Improving bees by raising your own queens

The improvement of bees is an important part of beekeeping. The suitability of bees to the environment and their temper are issues that concern the caring beekeeper, but are not often included in tuition.

This course will cover many of the topics and techniques that will suit the “ordinary” beekeeper, with a large practical element

Read More

Why do the bees rear so many drones?

Why the production of a large number of drones is the inevitable consequence of the free mating of queens in drone congregations; and why this proliferation of drones is a key factor in ensuring the adaptability and resilience of the honey bee through the ages.

Read More

National Bee Improvement Programme (NatBIP)

The National Bee Improvement Programme (NatBIP) has been launched in England, Wales, Scotland, Ireland, the Isle of Man and the Channel Islands. This is an initiative organised by the Bee Improvement and Bee Breeders’ Association (BIBBA), with the aims of reducing the number of imports of honey bees into Britain, Ireland and associated islands* and of improving the quality of our honey bees. This Programme aims to provide a way forward to a stable and sustainable future for our beekeeping.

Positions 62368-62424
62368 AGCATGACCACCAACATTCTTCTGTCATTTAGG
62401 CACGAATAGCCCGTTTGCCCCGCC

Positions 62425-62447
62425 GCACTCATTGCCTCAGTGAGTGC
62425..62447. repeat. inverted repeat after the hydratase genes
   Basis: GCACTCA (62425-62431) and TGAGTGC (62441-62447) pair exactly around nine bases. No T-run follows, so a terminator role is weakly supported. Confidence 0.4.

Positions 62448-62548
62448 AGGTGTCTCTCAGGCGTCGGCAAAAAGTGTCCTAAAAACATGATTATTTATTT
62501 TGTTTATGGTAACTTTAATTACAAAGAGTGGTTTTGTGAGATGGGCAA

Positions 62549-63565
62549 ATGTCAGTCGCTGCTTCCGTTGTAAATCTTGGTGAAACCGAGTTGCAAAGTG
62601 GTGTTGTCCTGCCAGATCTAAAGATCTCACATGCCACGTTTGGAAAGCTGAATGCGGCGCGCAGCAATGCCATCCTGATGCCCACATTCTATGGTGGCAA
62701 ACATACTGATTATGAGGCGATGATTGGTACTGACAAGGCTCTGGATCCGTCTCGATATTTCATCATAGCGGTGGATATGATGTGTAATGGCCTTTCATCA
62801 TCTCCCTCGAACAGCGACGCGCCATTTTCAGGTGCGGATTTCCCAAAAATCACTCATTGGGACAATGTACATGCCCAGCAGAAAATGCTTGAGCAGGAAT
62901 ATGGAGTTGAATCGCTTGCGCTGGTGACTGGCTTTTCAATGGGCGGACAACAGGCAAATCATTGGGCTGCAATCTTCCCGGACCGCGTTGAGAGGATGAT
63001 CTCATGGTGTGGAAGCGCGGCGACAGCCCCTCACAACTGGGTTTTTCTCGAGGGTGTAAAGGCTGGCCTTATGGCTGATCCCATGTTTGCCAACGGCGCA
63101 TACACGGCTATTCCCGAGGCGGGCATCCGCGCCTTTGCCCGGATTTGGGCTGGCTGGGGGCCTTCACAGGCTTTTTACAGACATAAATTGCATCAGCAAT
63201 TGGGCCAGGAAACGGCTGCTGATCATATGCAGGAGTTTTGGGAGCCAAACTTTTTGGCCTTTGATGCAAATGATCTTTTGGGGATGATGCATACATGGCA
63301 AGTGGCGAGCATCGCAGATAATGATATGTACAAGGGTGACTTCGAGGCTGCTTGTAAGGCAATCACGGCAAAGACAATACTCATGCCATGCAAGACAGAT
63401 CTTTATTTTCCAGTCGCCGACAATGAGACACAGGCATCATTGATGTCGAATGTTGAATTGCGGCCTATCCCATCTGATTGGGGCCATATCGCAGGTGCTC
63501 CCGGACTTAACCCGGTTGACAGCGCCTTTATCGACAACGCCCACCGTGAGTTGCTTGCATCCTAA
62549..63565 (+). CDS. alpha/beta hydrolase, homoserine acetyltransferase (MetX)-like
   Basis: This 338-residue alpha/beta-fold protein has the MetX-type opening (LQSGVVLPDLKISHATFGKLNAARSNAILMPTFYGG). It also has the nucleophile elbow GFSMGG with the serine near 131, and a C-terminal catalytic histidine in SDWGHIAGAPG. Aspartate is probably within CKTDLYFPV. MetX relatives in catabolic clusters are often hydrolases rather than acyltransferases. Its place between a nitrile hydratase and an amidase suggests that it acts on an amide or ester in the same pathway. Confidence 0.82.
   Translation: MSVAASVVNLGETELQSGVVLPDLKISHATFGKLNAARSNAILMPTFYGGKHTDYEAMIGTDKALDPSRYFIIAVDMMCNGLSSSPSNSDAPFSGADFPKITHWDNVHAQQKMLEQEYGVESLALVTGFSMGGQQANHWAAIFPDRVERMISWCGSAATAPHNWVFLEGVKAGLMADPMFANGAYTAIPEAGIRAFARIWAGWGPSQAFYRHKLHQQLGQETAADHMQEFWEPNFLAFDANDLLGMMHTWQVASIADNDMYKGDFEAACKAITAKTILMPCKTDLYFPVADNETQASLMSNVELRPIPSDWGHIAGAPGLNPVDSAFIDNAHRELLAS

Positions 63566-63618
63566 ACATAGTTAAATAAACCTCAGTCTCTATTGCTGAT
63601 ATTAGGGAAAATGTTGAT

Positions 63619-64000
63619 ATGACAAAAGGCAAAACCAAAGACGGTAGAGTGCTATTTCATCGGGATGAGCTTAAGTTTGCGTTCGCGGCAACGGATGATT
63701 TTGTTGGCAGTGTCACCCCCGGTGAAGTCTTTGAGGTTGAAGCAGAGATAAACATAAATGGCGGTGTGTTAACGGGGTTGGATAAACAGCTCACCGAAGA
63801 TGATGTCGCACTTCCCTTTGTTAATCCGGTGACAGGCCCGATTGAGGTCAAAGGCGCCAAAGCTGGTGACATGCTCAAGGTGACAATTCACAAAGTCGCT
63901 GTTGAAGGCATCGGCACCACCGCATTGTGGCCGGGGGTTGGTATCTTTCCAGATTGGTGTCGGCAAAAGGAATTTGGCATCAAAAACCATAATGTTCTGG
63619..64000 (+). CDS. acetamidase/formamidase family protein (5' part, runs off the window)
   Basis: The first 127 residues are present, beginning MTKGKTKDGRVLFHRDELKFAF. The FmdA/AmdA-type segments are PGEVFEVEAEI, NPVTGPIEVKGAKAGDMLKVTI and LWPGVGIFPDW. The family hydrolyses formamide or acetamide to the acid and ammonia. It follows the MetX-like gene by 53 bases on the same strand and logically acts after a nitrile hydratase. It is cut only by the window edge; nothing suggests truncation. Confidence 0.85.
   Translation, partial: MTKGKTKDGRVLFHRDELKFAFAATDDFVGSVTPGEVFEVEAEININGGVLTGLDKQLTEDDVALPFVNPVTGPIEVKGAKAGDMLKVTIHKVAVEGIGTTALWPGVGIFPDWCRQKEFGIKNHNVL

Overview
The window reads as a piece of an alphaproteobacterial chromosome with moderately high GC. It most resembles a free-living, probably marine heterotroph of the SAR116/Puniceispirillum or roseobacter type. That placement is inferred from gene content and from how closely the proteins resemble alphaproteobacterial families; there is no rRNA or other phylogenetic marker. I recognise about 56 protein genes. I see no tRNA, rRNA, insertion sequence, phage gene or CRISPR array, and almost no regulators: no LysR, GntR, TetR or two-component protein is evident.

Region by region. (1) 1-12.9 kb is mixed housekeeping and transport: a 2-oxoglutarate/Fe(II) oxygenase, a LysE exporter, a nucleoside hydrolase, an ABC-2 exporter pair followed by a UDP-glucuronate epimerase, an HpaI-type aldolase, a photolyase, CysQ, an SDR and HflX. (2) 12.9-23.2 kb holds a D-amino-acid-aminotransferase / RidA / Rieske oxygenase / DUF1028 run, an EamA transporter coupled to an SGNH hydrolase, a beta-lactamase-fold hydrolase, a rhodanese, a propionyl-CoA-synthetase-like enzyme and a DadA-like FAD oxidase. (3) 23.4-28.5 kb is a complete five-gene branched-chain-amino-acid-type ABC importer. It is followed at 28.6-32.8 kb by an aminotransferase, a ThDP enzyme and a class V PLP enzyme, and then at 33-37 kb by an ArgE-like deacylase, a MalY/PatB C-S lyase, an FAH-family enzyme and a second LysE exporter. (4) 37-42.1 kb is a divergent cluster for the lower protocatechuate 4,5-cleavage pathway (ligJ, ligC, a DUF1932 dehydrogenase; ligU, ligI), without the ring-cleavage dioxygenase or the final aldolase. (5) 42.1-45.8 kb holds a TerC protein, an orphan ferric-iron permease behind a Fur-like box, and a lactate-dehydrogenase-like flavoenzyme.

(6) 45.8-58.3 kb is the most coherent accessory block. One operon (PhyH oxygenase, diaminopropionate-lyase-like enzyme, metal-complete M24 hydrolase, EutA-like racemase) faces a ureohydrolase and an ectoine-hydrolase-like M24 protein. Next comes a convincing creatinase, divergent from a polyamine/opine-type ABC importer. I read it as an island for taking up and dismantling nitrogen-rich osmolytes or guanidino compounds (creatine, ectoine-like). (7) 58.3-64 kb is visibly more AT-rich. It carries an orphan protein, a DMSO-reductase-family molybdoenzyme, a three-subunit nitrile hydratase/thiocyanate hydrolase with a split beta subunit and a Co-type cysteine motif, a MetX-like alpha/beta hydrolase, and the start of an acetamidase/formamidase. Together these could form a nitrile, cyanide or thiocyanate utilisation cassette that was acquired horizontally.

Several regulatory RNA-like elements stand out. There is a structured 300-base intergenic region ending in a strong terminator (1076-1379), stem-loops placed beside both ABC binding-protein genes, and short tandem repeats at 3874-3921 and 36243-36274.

Read More

Queens: Collaboration and how to make it easy on yourself and your bees – by Karl Colyer

Last year, I did several splits including splits of all my favourite breeder colonies in mid-August. It was a slight gamble where I live in Cheshire but the weather was fair and the outlook very similar. Roger mentioned that I was out of action from last September (2 months to get walking, a year to pass a medical to get my driving licence back and lots of mobility issues in between). The rivers around me flooded while I was in hospital and many of my bees and colonies were literally swept away.
read more

Read More

Queens – an example of collaboration between beekeepers, by Roger Patterson

For myself and my local association, Wisborough Green BKA (WGBKA) in West Sussex, where I am Apiary Manager, I usually produce at least 100 queens per year. This is mainly to replace poorer queens in honey producing colonies, provide queens to head nucs for new beekeepers and for members who need queens for a variety of reasons. We try to encourage members to rear their own queens, but sometimes their bees need requeening with better stock. As many beekeepers only have a couple of colonies, they may not have bees that are good to propagate from. A BKA teaching apiary can be a genetic resource to distribute good local stock from.
read full article

Read More